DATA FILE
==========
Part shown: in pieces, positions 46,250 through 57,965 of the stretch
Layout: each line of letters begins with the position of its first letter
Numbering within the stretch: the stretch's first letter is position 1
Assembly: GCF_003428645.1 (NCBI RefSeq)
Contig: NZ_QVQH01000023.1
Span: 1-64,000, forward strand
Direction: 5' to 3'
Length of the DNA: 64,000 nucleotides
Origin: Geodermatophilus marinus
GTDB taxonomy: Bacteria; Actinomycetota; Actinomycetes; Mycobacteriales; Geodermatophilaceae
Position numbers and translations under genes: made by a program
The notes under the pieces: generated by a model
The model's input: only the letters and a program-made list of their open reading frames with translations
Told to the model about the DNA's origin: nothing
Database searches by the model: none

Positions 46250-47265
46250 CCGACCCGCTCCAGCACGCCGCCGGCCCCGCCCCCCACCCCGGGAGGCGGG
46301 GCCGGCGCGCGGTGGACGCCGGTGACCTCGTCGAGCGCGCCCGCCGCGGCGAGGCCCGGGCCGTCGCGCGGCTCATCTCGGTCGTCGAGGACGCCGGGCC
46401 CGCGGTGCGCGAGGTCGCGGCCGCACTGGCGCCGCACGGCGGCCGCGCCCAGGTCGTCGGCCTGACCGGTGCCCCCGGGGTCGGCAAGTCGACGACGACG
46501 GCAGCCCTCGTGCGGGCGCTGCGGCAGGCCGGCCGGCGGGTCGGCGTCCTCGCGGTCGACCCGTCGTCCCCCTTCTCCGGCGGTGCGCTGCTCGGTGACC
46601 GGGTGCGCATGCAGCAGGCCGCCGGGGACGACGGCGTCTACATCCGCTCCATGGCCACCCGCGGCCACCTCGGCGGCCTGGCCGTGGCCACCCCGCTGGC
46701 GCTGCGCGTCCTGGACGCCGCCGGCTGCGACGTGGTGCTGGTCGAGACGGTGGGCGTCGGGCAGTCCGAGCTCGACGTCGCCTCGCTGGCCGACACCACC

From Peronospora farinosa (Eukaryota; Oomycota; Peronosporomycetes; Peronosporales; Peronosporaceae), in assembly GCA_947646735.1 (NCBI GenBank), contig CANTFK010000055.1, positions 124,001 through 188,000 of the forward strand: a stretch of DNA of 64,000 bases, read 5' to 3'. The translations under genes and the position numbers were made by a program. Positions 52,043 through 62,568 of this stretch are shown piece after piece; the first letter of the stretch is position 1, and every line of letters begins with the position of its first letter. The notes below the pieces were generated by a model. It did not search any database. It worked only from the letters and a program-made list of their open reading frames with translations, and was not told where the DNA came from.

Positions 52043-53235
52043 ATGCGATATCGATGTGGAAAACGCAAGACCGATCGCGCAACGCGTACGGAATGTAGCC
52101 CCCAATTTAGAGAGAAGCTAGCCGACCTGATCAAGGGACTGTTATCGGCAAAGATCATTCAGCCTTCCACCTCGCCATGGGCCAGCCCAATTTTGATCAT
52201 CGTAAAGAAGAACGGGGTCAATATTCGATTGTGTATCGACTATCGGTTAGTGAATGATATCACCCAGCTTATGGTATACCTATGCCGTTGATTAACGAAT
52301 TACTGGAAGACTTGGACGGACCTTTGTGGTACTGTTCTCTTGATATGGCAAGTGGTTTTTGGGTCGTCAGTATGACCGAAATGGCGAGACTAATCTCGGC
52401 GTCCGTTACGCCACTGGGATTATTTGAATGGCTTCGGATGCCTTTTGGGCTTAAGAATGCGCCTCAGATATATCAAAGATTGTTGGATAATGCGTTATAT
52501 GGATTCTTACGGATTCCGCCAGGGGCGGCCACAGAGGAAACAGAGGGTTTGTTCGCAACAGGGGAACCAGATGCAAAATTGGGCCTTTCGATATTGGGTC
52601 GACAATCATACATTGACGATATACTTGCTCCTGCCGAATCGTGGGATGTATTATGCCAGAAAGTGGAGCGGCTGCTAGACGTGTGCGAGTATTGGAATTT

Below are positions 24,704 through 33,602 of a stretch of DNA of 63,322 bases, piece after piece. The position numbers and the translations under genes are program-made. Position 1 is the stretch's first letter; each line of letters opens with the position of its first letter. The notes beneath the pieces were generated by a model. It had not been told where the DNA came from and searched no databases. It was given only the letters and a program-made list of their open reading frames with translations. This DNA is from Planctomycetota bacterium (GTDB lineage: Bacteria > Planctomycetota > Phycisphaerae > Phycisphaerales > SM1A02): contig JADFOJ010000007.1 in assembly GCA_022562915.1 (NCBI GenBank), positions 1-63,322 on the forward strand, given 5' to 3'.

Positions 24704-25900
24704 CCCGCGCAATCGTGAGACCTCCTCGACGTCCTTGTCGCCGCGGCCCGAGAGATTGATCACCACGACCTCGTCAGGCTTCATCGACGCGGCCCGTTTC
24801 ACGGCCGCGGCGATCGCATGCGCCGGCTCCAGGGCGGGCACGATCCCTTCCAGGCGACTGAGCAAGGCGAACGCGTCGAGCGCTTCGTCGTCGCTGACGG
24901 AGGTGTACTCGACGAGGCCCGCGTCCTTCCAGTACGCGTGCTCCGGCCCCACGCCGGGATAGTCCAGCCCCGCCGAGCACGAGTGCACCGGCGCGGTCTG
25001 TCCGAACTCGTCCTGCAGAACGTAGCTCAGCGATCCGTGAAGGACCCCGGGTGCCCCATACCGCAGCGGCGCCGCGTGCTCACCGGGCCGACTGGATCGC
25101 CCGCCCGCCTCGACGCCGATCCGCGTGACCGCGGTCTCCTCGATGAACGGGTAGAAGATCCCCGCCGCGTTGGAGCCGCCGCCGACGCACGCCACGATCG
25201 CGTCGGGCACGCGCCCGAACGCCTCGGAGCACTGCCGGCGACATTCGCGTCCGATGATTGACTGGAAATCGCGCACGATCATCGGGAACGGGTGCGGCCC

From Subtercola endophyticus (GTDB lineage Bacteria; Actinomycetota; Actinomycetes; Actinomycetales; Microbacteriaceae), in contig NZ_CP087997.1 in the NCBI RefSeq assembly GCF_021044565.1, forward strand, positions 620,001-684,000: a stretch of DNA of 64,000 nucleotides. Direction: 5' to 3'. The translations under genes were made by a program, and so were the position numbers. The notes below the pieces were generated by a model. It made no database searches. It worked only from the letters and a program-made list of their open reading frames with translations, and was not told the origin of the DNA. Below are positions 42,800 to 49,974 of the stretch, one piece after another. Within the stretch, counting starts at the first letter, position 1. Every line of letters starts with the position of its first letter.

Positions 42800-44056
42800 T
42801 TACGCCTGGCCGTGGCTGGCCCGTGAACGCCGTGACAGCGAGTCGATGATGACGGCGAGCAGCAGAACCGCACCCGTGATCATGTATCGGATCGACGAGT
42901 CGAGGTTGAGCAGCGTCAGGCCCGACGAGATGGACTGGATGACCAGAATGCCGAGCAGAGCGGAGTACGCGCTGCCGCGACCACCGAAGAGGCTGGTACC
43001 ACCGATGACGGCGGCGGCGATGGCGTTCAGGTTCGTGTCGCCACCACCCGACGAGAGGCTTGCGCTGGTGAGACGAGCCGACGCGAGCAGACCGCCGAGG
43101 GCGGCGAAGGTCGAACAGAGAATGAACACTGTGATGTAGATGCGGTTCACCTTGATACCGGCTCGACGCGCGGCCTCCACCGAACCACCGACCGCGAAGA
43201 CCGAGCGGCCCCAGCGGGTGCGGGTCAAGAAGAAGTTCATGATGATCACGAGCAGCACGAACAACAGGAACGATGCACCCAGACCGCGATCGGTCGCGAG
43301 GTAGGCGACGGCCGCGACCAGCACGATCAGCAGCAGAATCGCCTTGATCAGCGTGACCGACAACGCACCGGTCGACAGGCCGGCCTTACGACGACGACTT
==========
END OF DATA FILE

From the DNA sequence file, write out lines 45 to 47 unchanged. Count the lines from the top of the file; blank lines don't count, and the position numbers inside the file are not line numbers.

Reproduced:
43001 ACCGATGACGGCGGCGGCGATGGCGTTCAGGTTCGTGTCGCCACCACCCGACGAGAGGCTTGCGCTGGTGAGACGAGCCGACGCGAGCAGACCGCCGAGG
43101 GCGGCGAAGGTCGAACAGAGAATGAACACTGTGATGTAGATGCGGTTCACCTTGATACCGGCTCGACGCGCGGCCTCCACCGAACCACCGACCGCGAAGA
43201 CCGAGCGGCCCCAGCGGGTGCGGGTCAAGAAGAAGTTCATGATGATCACGAGCAGCACGAACAACAGGAACGATGCACCCAGACCGCGATCGGTCGCGAG